More than one month after the Kilauea volcano erupted
on Hawaii's Big Island, the negative impact on tourism has started to
subside, according to Classic Vacations and Outrigger Hotels.
In May, the entire state had a tourism decline even though
Kilauea is affecting a small area of the Big Island.
"Hawaii is starting come back a little bit now and we're
on an upward trend," said Classic Vacations president David Hu.
Hu noted that following a nonstop news cycle covering the
lava flow, the volcanic fissures, the vog (haze of volcanic dust and gases) and
the homes that have been destroyed, Classic has been working overtime to disseminate
educational material to combat the perception that the volcano is affecting all
"Now, [the volcano is] finally kind of slowly creeping
out of the news cycle, and people are like, 'Hawaii is still Hawaii, it's still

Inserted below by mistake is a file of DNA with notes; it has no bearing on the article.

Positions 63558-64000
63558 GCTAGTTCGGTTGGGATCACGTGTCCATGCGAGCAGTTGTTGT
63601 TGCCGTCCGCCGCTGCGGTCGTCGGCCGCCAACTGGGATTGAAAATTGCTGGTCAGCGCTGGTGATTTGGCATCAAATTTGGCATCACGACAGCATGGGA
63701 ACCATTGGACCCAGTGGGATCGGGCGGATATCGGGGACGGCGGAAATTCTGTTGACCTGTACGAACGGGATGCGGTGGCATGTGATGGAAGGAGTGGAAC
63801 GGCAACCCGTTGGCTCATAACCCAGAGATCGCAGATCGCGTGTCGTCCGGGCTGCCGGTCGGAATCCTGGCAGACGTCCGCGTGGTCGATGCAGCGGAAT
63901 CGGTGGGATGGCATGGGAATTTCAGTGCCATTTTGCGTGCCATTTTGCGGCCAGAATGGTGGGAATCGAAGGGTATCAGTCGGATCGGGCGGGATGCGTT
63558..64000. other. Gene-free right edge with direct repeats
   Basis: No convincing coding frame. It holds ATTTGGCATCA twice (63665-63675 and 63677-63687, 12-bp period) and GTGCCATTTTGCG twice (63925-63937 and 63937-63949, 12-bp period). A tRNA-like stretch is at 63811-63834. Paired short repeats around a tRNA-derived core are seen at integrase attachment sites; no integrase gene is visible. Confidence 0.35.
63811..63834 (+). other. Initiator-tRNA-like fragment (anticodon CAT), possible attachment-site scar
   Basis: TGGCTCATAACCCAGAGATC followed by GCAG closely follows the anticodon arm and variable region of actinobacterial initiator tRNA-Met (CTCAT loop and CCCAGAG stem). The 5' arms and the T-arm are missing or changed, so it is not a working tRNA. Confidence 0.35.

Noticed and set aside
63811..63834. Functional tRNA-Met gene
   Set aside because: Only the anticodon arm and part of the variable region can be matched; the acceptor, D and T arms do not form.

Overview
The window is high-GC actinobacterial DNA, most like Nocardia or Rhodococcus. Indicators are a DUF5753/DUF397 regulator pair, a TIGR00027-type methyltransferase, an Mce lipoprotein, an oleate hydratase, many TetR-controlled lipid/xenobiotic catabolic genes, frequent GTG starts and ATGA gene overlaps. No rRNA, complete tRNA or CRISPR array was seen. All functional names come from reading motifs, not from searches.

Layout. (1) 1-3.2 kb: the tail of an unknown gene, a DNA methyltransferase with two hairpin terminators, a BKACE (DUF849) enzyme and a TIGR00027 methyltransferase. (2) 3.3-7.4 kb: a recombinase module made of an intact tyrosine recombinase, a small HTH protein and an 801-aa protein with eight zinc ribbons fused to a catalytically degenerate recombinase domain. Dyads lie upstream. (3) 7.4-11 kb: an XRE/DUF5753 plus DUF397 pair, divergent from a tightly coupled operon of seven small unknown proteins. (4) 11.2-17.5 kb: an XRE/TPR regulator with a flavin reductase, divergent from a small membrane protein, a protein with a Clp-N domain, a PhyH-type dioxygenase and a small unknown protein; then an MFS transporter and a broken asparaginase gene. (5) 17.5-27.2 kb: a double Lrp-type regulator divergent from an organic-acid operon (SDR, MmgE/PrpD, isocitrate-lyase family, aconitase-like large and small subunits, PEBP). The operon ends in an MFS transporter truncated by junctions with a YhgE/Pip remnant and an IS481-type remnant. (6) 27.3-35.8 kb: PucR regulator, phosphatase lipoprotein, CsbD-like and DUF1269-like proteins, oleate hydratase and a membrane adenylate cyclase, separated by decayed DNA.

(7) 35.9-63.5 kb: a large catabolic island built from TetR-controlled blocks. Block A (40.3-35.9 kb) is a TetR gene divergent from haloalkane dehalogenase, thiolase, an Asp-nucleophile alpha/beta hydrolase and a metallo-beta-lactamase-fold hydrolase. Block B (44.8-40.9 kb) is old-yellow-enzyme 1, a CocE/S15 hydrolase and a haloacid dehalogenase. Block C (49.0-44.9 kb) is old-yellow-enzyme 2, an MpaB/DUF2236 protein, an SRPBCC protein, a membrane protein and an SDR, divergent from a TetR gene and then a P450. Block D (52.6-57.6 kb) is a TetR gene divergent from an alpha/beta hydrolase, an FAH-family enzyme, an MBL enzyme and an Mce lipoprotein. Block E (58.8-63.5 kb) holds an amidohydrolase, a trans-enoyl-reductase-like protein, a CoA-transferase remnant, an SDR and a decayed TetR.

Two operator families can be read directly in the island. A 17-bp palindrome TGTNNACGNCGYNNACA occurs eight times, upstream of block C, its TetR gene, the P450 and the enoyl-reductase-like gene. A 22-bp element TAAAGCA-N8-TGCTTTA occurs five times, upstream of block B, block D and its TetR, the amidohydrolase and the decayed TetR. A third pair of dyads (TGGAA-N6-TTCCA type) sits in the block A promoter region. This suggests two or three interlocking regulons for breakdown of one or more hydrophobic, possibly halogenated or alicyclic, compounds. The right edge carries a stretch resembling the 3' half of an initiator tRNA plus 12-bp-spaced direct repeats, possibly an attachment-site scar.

there, it's still gorgeous,'" said Hu.
He also noted that airlines are currently offering
competitive airfares and hotels are offering competitive rates, which is also
helping to offset the slump that many operators experienced in May following
the May 3 eruption of the Kilauea volcano.
"There's been a little decline [in occupancy] but that's
starting to dissipate," said Jeff Wagoner, president and CEO of Outrigger
Hotels and Resorts, which has properties on the Big Island that are all on the
west side of the island near Kona, 100 miles from the volcano.
"We've found that as people call and inquire, once we
are able to educate them, they do not cancel," added Wagoner.